Lies About Books: Pride and Prejudice

For this month’s Lies About Books feature, in honour of Canada Day, I’ve chosen a book which not only have I recently finished reading this month but which also is particularly Canadian in content: Jane Austen’s Pride and Prejudice.

Pride Montcalm originally came to New France under the Filles du Roi program, but she quickly rose to prominence in the colony for her military prowess. Meanwhile, in nearby British North America, Prejudice Wolfe is a young woman celebrated for her strategic genius.

The two meet by chance, and despite their disparate backgrounds, fall madly in love. But their tumult of heated emotions quickly becomes a sinking feeling as each discovers who the other is, and realizes that they lead armies which are destined to meet each other soon on the battlefield of the Plains of Abraham. They love each other, but they also love their countries.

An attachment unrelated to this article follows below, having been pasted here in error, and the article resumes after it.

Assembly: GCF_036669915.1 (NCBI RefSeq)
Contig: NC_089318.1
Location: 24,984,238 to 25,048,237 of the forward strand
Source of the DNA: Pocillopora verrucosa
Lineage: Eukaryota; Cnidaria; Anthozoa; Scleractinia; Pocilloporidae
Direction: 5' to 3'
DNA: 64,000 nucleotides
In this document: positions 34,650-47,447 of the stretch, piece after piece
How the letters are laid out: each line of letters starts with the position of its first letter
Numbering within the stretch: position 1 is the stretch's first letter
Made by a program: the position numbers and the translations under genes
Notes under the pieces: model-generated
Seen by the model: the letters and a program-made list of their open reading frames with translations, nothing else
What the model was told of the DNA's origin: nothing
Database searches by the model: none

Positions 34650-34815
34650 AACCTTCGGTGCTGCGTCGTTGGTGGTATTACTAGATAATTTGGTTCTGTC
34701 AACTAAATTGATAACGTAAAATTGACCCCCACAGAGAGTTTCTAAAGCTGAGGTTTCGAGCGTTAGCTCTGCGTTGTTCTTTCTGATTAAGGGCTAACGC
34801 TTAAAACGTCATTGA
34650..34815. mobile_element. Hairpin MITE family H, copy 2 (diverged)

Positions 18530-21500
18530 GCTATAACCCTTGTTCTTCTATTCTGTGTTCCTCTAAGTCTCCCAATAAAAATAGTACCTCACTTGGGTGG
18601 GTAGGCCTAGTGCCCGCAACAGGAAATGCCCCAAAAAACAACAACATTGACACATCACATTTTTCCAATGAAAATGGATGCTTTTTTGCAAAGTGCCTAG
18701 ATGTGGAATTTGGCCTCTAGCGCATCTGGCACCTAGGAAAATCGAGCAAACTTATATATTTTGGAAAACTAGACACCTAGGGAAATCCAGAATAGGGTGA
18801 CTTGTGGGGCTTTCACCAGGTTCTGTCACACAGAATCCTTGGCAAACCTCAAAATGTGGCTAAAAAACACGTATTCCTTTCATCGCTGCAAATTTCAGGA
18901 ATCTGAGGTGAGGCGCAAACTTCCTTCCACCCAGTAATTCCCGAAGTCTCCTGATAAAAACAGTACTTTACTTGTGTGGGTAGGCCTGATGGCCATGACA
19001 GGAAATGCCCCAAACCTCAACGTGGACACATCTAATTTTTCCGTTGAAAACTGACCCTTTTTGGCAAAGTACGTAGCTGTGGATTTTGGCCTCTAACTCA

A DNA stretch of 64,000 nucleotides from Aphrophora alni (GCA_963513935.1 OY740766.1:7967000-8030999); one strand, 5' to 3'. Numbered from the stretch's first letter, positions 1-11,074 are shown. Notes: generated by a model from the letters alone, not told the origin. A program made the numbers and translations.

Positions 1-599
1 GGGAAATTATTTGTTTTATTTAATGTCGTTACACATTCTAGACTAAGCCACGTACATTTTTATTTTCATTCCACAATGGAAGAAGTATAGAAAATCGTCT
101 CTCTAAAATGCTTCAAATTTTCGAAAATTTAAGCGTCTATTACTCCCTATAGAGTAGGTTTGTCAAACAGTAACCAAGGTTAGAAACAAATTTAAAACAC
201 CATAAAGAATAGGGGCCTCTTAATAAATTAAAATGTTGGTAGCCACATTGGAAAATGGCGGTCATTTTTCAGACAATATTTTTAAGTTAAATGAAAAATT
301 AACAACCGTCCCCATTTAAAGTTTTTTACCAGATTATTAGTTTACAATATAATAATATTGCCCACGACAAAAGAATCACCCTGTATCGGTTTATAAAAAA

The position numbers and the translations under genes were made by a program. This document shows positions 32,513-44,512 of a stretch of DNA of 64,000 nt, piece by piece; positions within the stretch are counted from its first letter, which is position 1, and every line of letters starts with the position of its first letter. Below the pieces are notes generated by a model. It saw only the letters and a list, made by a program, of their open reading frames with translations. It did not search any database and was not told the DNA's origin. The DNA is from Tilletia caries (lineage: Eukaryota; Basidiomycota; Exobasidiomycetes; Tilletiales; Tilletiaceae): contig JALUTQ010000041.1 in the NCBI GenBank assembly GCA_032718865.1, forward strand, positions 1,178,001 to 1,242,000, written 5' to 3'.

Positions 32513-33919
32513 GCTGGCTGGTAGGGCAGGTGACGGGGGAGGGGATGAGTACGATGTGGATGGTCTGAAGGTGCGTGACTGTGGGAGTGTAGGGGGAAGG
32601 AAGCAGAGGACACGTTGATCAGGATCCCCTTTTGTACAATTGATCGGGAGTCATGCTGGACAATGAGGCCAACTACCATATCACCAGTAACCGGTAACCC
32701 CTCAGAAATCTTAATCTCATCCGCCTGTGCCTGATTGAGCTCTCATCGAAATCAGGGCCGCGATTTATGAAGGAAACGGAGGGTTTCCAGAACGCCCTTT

Can Pride and Prejudice use their love to unite their peoples before they–and the tender feelings they share–are lost forever in the carnage?

Set against the backdrop of possibly the biggest turning point in Canadian history, the little anachronisms of Pride and Prejudice are easily forgiven as Austen expertly weaves together elements of Canadian history with her heartbreakingly accurate knowledge of the human psyche in this historical lesbian romance.

I would recommend Pride and Prejudice to any fans of British inheritance law, romance, or Canadian history.

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